The -display command (may be shortened to -d) furnishes two important assets. It puts a visualization of the image pipeline within an on-screen interactive viewer. When the command is unadorned on the right hand side, each image in the pipeline appears as thumbnails, and it prints statistical information of each image in the command shell. One may place any number of display commands on the command line; G'MIC will suspend processing at that point and display the various images currently inhabiting the image stack. Mouse-clicking on an image thumbnail selects it for closer examination. G'MIC hides the other images and expands the size of the selected image. The mouse reads out channel intensity values of the pixel it is resting upon, along with pixel coordinates.

Display of pixel intensities

The format of the -display command is:

-display (+): _X,_Y,_Z

Optional parameters, 'X','Y','Z', support 3D volumetric images, that is, images with two or more planes or slices comprising the depth (z) dimension (see Images). X, Y, and Z pick the location of one corner of the viewing volume.

Basic Interactions

Without any righthand decorations, Display places a representation of the current image stack on the screen. Decorate the righthand side of the command with a selection to limit the number of images. For example, -display[-1] will only show the last image in the stack.  Examine a particular image by clicking on it with the left mouse button; other images go away and the selected image becomes larger. Magnify portions of the selected image by a left-mouse-down, drag, left-mouse-up action; you will draw out a rectangle that, on mouse-up, expands to fill the entire window. Step out by single-clicking with the left mouse button without dragging out a rectangle. Exit the display command by pressing the 'ESC' key.

A number of control key combinations furnish additional services:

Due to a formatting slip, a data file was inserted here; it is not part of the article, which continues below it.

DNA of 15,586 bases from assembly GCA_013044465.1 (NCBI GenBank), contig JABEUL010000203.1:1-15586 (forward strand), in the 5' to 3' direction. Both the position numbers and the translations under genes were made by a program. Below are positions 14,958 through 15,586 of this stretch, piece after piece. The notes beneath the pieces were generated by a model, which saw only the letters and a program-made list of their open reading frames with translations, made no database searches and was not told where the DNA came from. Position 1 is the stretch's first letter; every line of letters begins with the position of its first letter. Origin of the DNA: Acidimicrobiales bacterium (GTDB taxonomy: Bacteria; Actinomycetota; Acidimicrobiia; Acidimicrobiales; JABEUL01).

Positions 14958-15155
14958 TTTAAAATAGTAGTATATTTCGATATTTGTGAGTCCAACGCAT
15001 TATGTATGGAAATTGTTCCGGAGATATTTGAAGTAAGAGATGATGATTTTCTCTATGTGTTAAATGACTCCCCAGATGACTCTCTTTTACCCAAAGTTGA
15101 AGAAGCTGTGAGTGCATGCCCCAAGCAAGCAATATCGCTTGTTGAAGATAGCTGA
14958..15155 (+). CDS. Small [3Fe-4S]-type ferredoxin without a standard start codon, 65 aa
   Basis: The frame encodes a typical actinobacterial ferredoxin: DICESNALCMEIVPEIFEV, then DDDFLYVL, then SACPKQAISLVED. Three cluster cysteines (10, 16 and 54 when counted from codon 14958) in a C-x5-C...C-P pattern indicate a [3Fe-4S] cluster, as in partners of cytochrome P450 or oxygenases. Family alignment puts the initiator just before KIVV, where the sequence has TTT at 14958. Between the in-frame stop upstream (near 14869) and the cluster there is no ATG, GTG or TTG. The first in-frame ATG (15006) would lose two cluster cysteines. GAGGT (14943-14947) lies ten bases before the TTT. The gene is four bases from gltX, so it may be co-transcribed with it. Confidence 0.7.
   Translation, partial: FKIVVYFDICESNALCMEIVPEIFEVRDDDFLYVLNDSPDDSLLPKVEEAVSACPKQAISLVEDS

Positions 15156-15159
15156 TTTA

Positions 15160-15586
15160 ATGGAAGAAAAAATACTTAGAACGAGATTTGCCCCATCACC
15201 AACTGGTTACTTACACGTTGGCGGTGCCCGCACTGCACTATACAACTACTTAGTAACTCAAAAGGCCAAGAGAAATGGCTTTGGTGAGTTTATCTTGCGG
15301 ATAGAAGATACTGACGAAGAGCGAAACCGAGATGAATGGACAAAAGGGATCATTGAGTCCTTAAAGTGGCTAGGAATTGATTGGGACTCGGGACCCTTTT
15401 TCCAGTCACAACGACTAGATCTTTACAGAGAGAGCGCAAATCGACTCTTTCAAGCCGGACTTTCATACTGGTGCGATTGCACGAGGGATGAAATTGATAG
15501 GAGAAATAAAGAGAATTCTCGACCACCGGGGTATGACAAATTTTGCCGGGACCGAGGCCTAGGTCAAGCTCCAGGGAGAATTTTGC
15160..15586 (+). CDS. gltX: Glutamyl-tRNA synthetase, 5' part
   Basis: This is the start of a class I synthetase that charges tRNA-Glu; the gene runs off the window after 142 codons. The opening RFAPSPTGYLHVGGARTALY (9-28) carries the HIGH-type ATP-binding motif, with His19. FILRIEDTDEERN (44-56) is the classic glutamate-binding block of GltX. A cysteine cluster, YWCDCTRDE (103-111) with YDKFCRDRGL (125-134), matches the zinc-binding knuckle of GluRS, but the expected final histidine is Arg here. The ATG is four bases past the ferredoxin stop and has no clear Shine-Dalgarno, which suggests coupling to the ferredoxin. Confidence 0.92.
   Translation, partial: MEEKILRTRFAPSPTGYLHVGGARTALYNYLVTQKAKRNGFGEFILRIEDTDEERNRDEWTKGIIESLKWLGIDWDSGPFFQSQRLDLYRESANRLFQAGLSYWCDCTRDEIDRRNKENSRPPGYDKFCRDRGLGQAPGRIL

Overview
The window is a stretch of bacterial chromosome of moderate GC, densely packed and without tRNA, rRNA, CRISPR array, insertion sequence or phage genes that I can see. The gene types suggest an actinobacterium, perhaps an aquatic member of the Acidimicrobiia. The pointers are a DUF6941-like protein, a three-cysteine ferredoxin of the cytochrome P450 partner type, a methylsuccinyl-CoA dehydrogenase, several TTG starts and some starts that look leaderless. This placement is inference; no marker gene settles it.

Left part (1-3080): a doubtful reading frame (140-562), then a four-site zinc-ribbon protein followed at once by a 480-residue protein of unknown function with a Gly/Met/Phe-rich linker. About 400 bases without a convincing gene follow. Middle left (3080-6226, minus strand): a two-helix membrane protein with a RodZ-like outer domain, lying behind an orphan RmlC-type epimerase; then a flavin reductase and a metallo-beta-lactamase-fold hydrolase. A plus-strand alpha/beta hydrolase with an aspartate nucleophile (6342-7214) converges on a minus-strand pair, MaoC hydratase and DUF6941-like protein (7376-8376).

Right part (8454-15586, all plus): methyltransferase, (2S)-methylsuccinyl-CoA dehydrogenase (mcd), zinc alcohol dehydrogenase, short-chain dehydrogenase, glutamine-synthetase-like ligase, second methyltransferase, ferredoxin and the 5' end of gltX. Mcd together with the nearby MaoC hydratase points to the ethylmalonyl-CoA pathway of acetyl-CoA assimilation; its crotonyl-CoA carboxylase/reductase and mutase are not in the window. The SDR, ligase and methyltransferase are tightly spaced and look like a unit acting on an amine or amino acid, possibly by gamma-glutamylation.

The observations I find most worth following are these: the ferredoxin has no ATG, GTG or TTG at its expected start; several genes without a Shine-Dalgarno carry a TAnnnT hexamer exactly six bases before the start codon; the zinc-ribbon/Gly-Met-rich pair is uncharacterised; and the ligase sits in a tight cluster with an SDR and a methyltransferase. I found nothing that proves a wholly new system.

1. CTRL+D: Increase window size.
  2. CTRL+C: Decrease window size.
  3. CTRL+R: Reset window size.
  4. CTRL+F: Toggle fullscreen mode.
  5. CTRL+S: Save current window snapshot as numbered file ’gmic xxxx.bmp’.
  6. CTRL+O: Save current instance of the viewed data, as numbered file ’gmic xxxx.cimgz’.


The -display command implicitly normalizes images, a convenience that sows no end of confusion among new (and experienced) G'MIC users, because the -output command does not concomitantly normalize images when it saves it to file – nor should it, if data integrity has any meaning at all. Not a few G'MIC users, having seen the Perfect Image during a -display session, invoke -output without further concern, discovering far too late in the game that the dynamic range of the image is incompatible with the image file, or is beyond the ken of downstream image editors. The primer on Images as Datasets explores the issue in detail; it suffices here to note that -display is not really a What-You-See-Is-What-You-Get command. It's workalike variant, -display0, operates like this command in all but one respect: it does not normalize pipeline images.

Viewing Volumes

For volumetric data — images with depths of more than one slice — G'MIC's -display divides into quadrants. The upper left quadrant shows the plan view (X, Y), the upper right  shows the (Y, Z) elevation view and the lower left shows the (X, Z) elevation view. New control keys become available:

  1. CTRL+A: Toggles the visibility of selection crosshairs.
  2. CTRL+P: Supresses the two elevation views and progesses depthwise through the image; the plan view shows an animation of the progression. Pressing CTRL+P again stops the animation and restores the two elevation views.  
  3. CTRL+V: Toggles on (or off) a thumbnail of the plan view in the lower right quadrant.
  4. CTRL+Mousewheel: Zooms in (or out) along the depth axis
  5. SHIFT+Mousewheel: Pans left (or right) along the width axis
  6. ALT+Mousewheel: Pans up (or down) along the height axis

The mouse will select viewing volumes in a manner similar to flat images. Left mouse button down in the plan or either elevation, then sweep out a rectangle to specify two of the three dimensions, Then release the left mouse button and  move the cursor  to another view to sweep out the last dimension. Left mouse down again then sets the new viewing volume. (Example: Mouse down in the (X, Z) elevation to set width and depth, Release and move to the plan view to set Y).

Garry Osgood